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Lacrosse Must Be Returned to the Olympics

by Doug George-Kanentiio, Akwesasne Mohawk

Now that the Olympics have concluded it is time to consider what can be done to include Canada's national sport: lacrosse.
Our team, The Iroquois Nationals, have tried for the past 30 years to restore lacrosse to the Olympics. Despite the rapid growth in the game which now includes dozens of nations the International Olympic Committee and the Federation of International Lacrosse have yet to come together to decide when, not if, lacrosse is once again returned to the Games.

It was a medal sport in 1904 and 1908 with Canada winning gold both times. In the 1904 Games the Mohawk Nation sent its own team which won bronze with the Americans taking silver.

The game surely ranks with water polo, badminton and synchronized swimming in terms of athletic ability and excitement.  It should also be equal to the new additions to the Olympics in 2020: skateboarding, surfing and rock climbing.

Perhaps the main reason it waits on the sidelines is political. The Iroquois Nationals are group which plays at the highest levels but because we use our own passports and fly our own flag we represent a direct challenge to the colonial laws imposed upon us by the US and Canada. Ours is the only all-indigenous sports team with international standing in the world and as such we give hope to Natives everywhere.

Therein lies the challenge for the sport.  Canada refers to indigenous communities as "first nations" when in truth the governing entities on all Native territories are band councils created by the federal government and imposed using force upon aboriginal nations. The same in the US which has over 300 treaties with Native nations (treaties which are, according to the US Constitution the supreme law of the land) but has undermined and destroyed indigenous governance through the Indian Reorganization Act of 1934 and the termination statutes of 1953 and the relocation of tens of thousands of Natives from their homes to urban areas across the country.


When efforts were made by the indigenous people to have the US and Canada acknowledge past mistakes and actually commit to self determination as exemplified by the United Nations Declaration of the Rights of Indigenous Peoples those two colonial powers joined Australia and New Zealand in refusing to adopt what had been an almost universal approval by the 200 other nations of the world.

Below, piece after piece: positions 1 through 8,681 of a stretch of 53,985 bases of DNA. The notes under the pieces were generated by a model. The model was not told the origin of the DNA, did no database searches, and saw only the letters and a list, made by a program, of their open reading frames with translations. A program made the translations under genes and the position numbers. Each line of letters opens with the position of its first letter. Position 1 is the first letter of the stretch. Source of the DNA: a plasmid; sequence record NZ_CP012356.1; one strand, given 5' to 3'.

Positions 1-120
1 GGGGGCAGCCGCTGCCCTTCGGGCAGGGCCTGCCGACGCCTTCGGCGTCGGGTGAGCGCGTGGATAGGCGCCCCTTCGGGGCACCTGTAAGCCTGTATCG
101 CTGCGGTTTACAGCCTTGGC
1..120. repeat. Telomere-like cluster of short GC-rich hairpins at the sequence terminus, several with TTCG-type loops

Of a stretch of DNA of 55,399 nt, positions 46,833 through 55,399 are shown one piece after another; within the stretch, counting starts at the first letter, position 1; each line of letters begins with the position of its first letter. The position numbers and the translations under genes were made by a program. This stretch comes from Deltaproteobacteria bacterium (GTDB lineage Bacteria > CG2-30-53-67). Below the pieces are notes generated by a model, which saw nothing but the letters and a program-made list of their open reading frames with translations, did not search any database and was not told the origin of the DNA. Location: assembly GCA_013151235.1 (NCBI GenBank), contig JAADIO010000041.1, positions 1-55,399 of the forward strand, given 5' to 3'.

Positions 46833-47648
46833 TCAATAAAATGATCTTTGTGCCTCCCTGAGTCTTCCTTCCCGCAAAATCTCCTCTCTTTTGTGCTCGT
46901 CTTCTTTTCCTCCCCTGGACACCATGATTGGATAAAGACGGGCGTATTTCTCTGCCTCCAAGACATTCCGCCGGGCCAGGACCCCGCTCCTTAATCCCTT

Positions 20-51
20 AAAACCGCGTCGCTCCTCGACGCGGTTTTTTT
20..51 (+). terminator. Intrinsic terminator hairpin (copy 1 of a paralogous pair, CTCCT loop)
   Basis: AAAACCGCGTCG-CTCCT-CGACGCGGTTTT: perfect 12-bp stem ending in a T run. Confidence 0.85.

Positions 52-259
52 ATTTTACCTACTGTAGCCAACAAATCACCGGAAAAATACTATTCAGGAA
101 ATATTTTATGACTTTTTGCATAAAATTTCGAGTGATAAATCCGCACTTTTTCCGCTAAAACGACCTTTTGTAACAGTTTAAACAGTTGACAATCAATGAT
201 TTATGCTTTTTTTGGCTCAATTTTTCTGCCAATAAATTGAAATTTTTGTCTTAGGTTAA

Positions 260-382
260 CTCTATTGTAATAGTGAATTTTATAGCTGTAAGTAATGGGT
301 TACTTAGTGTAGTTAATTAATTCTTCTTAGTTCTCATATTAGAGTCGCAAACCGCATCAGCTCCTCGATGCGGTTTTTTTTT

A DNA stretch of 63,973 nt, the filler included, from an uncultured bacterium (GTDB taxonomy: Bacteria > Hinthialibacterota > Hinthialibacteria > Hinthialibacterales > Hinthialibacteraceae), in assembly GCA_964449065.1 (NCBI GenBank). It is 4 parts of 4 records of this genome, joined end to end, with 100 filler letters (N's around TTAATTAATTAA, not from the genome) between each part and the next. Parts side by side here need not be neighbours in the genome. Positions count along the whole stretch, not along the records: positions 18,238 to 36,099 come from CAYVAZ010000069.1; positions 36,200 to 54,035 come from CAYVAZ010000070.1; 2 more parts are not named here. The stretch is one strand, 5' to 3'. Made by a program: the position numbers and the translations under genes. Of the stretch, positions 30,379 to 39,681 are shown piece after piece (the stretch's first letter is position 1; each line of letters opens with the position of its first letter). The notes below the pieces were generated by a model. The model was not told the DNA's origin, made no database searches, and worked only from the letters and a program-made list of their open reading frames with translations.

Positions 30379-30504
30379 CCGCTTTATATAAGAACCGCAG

Only last year did the federal government in Canada agree that the Declaration should be enacted into law which should mean that it is now prepared to honor the country's true "national sport" by supporting the Iroquois Nationals, the inventors of the game, in their quest to enter the Olympics as a distinct people.

Prime Minister Justin Trudeau merits great credit for bringing a new vigor, a new approach to aboriginal relations. Having him pick up the stick and insist the game be acknowledged for  its history and current status would be of tremendous benefit to every Native kid looking for aboriginal sports heroes.


Having US President Barrack Obama do the same before his term concludes in January of next year would insure the restoration of lacrosse to its rightful place as a global sport played by hundreds of thousands.

For my family it is personal. My uncle Angus 'Shine" George was among the best player in the 1930's but the closest he ever got to Olympic glory was part of an all Native team competing in the "exhibition" category in Los Angeles in 1932.

But enough of the delays. Lacrosse belongs in the Olympics. Its time has come. There is no sustainable reason for its exclusion. Canada's national game must be restored to the Games and the Iroquois Nationals free to march into the stadium under their own banner at the 2024 Olympiad.


Doug George-Kanentiio, Akwesasne Mohawk, is the former editor of the journal Akwesasne Notes and a co-founder of the Native American Journalists Association. He served as a member of the Board of Trustees for the National Museum of the American Indian. He is the author of "Iroquois on Fire" among other books. E-mail address: Phone: 315-415-7288. His address: 2 Elm Court, Akwesasne, ON K6H 5R7.